Editorial for DMOPC '21 Contest 10 P5 - Number Theory


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Author: zhouzixiang2004

Hint 1 Pure brute force should have a very hard time finding a solution. Try to get some intuition about what a valid n would look like.
Hint 2 Let n = p_1^{e_1}p_2^{e_2} \dots p_k^{e_k} be its prime factorization. Rewrite d(\varphi(n)) = \varphi(d(n)) as d\left((p_1-1)(p_2-1) \dots (p_k-1)p_1^{e_1-1}p_2^{e_2-1} \dots p_k^{e_k-1}\right) = \varphi\left((e_1+1)(e_2+1) \dots (e_k+1)\right). For now, it seems hard to control both the left and right side if we consider varying e_i. Can we restrict the search space to make it easier?
Hint 3 For now, consider n such that every prime factor occurs only once (i.e. e_i = 1).
Hint 4 We need d((p_1-1)(p_2-1) \dots (p_k-1)) = \varphi(2^k) = 2^{k-1}. Intuitively, the left side is almost always larger than the right side, especially since we cannot use p_i-1 = 1. How should the prime factors of p_i-1 relate to each other if we want to keep d((p_1-1)(p_2-1) \dots (p_k-1)) small?
Hint 5 We should consider using primes p_i such that p_i-1 only contains small prime factors, e.g. only 2 and 3.
Hint 6 Trying to find an n by hand is tedious and prone to only finding a large n. However, we are allowed to use computer assistance.
Hint 7 Write a recursive backtracking program that tries all n under 10^{18} where n's prime factors p_i are all distinct and p_i-1 only contains small prime factors. This should quickly find many large solutions for n. If we search for smaller n, we should be able to find two values of n with 13 digits beginning with 12???????????, which gets 80\% of the points.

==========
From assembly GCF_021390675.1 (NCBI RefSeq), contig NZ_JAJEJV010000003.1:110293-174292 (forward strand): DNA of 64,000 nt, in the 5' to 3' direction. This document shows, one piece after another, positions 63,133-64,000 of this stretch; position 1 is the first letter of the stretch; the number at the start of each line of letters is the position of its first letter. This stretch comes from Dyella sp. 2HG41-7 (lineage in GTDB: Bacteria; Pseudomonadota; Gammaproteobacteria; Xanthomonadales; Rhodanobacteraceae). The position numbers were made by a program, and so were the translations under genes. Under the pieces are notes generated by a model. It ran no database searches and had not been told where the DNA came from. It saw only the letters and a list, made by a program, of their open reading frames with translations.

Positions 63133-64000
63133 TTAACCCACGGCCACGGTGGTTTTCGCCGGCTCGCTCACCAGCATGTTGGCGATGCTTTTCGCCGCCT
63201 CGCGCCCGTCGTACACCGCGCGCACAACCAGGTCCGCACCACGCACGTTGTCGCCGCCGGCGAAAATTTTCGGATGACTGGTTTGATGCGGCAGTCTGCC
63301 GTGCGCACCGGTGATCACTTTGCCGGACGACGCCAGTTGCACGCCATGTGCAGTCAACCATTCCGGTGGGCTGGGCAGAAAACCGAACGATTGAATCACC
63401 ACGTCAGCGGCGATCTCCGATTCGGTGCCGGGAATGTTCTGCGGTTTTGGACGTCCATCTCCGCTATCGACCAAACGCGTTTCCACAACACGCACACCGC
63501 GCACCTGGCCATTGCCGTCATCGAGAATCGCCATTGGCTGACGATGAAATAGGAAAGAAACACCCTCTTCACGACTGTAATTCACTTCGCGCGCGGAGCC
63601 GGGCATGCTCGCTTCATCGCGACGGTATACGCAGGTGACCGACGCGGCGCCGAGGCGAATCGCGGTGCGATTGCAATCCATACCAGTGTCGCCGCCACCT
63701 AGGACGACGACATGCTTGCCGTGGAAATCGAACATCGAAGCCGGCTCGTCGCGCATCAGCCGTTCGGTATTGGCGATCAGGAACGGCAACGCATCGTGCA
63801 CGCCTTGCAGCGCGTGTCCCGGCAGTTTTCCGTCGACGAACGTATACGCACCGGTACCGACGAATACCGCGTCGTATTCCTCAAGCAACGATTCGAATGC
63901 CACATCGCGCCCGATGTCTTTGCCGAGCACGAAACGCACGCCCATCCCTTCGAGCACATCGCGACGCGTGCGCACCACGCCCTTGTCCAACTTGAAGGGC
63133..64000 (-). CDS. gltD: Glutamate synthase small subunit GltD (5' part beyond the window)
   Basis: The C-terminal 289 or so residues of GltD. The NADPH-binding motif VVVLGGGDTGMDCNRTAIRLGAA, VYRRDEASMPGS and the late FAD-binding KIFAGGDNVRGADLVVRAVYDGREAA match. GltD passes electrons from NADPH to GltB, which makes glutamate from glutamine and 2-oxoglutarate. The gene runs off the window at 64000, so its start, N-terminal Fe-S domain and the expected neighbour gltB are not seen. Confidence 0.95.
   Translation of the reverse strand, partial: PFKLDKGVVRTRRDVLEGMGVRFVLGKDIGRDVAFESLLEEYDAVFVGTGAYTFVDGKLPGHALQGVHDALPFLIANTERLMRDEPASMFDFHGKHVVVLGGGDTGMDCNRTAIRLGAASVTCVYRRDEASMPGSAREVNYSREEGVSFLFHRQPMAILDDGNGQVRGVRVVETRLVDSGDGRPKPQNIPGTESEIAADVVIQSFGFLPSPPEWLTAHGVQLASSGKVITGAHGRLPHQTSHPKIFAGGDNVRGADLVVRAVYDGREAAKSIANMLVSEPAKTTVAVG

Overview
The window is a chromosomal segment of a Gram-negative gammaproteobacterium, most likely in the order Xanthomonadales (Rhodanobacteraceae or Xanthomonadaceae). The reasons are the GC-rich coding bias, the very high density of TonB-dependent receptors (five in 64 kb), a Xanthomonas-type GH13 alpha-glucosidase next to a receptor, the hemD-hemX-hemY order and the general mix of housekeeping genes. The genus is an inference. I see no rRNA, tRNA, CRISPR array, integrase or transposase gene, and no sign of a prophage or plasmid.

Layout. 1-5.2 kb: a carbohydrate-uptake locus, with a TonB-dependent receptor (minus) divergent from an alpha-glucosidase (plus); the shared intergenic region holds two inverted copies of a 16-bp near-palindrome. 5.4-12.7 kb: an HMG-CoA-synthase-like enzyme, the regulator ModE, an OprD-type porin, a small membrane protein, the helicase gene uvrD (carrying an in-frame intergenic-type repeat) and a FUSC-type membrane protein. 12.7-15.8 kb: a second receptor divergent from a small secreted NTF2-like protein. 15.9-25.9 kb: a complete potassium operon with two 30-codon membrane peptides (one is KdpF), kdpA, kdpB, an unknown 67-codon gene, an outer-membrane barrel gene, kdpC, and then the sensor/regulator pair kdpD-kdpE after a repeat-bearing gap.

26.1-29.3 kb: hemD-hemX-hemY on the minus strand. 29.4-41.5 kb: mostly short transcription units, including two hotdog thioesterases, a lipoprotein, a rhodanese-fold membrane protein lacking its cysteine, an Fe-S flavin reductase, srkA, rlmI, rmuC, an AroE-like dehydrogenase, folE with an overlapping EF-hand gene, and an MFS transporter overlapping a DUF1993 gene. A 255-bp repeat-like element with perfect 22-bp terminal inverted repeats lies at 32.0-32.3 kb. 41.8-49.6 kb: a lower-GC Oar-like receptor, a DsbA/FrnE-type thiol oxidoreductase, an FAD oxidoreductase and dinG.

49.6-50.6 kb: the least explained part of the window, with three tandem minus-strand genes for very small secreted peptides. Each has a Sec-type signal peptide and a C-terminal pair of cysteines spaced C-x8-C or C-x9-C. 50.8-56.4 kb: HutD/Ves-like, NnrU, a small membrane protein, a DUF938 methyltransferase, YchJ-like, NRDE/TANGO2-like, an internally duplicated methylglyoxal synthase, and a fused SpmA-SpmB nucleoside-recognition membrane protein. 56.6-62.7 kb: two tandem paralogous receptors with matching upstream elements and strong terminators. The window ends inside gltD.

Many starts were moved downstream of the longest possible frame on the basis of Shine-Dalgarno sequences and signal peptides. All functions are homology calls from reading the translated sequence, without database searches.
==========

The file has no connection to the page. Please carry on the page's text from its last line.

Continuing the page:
Hint 8 The key intuition needed is that we should consider using primes p_i such that p_i-1 only contains small prime factors. Recall that we restricted ourselves to using only e_i = 1 earlier. Modify the recursive backtracking program to consider n where some prime factors occur more than once (e_i > 1). We should be able to find a value of n with 11 digits beginning with 15?????????, which gets 100\% of the points.
Answer Two intended n for 80\% of the points are 1244586078645 = 3 \cdot 5 \cdot 7 \cdot 13 \cdot 19 \cdot 37 \cdot 73 \cdot 109 \cdot 163 and 1294951381815 = 3 \cdot 5 \cdot 7 \cdot 13 \cdot 17 \cdot 19 \cdot 37 \cdot 163 \cdot 487.

The intended n for full points is 15230439315 = 3^6 \cdot 5 \cdot 7 \cdot 13 \cdot 17 \cdot 37 \cdot 73.

Comments


  • 3
    X_Ray  commented on June 28, 2022, 5:40 p.m.

    Is there another valid value for n that's smaller than 4^{17}, and if there isn't, is there a proof that 15230439315 is the lowest odd n that satisfies \phi(d(n))=d(\phi(n))?


    • -3
      fleac1  commented on Sept. 9, 2022, 3:49 p.m.

      wagwan